Transitioning to Kindergarten: Part 2
Over the summer, I was really nervous about my daughter’s upcoming transition to Kindergarten. Now, more than halfway through the school year, not only am I amazed at how much my daughter is learning this year, but all of my worries about Kindergarten are completely out the window! My daughter can read, write and do basic math skills. She knows about important dates in history and other fun facts. “How do you know that, Arianna?” has been a frequent question in my household. Her answer is usually, “Because Mrs. Church told me and she knows everything.” She didn’t have any trouble making new friends and because her classroom rotates seating every few weeks, she has been able to form friendships with all of the children in her class.
Here are a few other follow ups on some of the larger concerns I had before Arianna’s transition to Kindergarten.
Adjusting to Kindergarten
Lunch Time: I was so nervous that my daughter wouldn’t have any time to eat. This didn’t happen. Although she does say lunch is too short and she sometimes doesn’t have time to finish everything, she also tells me that she spends the majority of her time socializing with friends instead of actually eating! Some days her lunchbox will come home empty, while some days her full lunch will still be there (minus the snacks, of course). She eats what works for her and has adjusted to the shortened lunch time. I am happy, however, that she’s been able to make friends and have these mid-day interactions.
Separation: Arianna has a special doll that has been attached to her hip for the past few years. She has gotten used to leaving ‘Baby’ at home and has done extremely well! She says goodbye to the baby every morning. Sometimes she leaves her tucked in the bed, sometimes she’ll bring her down to the couch, sometimes the baby comes for the ride. Her Kindergarten class has a rotating ‘Star of the Day’ where the children are able to bring in a Show & Tell item, so ‘Baby’ has been able to make an appearance in her classroom a few times this year.
After-school Care: She did have a bit of trouble with the after-school program at first. She wasn’t adjusting well, not because of the amount of time she was in school (which was my initial concern), but for social reasons. I did explore other options (hiring a babysitter, changing my work schedule, working something out with a family member), but nothing seemed to work better than leaving her in the program. Not knowing anyone in her classroom yet and then being forced to meet a whole new group of children in a more unstructured environment was tough on her. After a few weeks she was fine and now she actually enjoys going. Although it wasn’t easy, the after-school program allowed Arianna to meet children who aren’t in her class and interact with some of the older children as well. They have a snack and do homework (if applicable) or different activities. During the warmer months, she’s able to get outdoors for a few hours before we get home for our nightly routine. She is sometimes tired and worn out when I pick her up, but has adjusted well to the eight hour day.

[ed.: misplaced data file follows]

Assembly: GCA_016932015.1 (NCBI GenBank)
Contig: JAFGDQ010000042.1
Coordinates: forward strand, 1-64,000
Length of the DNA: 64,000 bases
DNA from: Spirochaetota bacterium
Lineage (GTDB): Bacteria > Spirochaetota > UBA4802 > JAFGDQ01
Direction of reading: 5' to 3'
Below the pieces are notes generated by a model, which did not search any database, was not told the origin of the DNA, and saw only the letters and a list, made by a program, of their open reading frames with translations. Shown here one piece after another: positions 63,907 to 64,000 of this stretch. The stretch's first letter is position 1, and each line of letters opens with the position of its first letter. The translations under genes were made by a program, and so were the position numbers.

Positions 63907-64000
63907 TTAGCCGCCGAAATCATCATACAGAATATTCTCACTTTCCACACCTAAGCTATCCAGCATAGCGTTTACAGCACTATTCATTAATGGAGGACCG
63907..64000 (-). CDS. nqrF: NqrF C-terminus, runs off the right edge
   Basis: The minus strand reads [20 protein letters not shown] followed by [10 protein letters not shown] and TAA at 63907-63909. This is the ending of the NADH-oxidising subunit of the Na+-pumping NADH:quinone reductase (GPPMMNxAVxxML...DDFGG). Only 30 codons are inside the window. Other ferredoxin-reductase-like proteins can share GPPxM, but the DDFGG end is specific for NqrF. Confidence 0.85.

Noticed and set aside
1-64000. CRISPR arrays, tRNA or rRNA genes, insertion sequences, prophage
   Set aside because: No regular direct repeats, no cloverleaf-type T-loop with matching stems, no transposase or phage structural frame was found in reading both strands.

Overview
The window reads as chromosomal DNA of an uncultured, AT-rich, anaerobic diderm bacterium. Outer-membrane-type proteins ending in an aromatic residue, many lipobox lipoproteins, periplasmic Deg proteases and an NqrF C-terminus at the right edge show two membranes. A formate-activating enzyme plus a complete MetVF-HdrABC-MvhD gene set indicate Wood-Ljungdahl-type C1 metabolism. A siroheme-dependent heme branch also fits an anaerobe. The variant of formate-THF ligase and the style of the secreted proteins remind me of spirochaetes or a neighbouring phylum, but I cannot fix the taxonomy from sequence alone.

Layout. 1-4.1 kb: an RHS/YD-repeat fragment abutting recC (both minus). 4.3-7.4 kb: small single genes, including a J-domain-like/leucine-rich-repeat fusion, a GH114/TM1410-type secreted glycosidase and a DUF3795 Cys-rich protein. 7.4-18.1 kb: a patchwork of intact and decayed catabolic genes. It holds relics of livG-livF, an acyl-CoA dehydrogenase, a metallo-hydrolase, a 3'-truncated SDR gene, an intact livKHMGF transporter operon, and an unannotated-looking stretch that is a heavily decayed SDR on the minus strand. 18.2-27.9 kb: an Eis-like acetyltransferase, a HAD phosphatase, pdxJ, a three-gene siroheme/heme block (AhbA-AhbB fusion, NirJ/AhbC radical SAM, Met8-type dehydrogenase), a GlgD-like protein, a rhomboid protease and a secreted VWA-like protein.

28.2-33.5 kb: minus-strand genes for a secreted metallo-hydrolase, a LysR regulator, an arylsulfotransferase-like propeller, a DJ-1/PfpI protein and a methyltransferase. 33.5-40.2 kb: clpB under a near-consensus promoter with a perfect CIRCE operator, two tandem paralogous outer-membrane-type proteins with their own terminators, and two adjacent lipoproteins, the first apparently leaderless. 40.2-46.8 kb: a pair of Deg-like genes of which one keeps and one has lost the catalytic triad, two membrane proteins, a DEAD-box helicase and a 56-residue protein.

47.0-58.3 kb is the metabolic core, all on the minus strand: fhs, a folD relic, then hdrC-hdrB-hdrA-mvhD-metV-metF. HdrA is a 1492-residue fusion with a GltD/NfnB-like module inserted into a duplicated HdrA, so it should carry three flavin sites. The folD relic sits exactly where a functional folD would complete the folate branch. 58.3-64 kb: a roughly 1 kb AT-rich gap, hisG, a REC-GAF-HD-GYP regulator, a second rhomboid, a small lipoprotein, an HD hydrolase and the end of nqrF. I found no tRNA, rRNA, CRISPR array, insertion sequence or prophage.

I was a bit sad at first because Kindergarten officially marks the end of the toddler-preschool ages, however, seeing my daughter grow into such a smart, caring individual is well worth tucking those baby books away. Kindergarten has been an easy, yet bittersweet transition. I may have e-mailed her teacher a few more times than I should have in the beginning of the year, but she was very understanding and answered any concerns I had. I still ask Arianna about what she did in school each day and her response is still ‘nothing’. She does, however, randomly tell me things like the capitol of Massachusetts or the United States, why Rosa Parks wasn’t allowed to sit in the front part of the bus, how to count by 5s or 10s, or how to find static electricity in balloons. When I hear about all of the things that she’s learning, I know exactly what she’s doing in school every day! Also, I was able to get a cute first day of school photo, which I think will be our new first day of school tradition!
Editor’s Note: School readiness is so much more than knowing colors, shapes, and ABCs. Watch our recent parent webinar: School Readiness: Beyond the Basics. Bright Horizons education experts discuss how early classroom experiences shape your child, build confidence, provide skills for school success and how you can extend this learning at home.
- E-family news: Getting Ready for Kindergarten – What to Expect
- Bright Horizons Online Community: Parenting Conversations about Kindergarten & School Age Children
- Read more posts about Kindergarten from the Family Room bloggers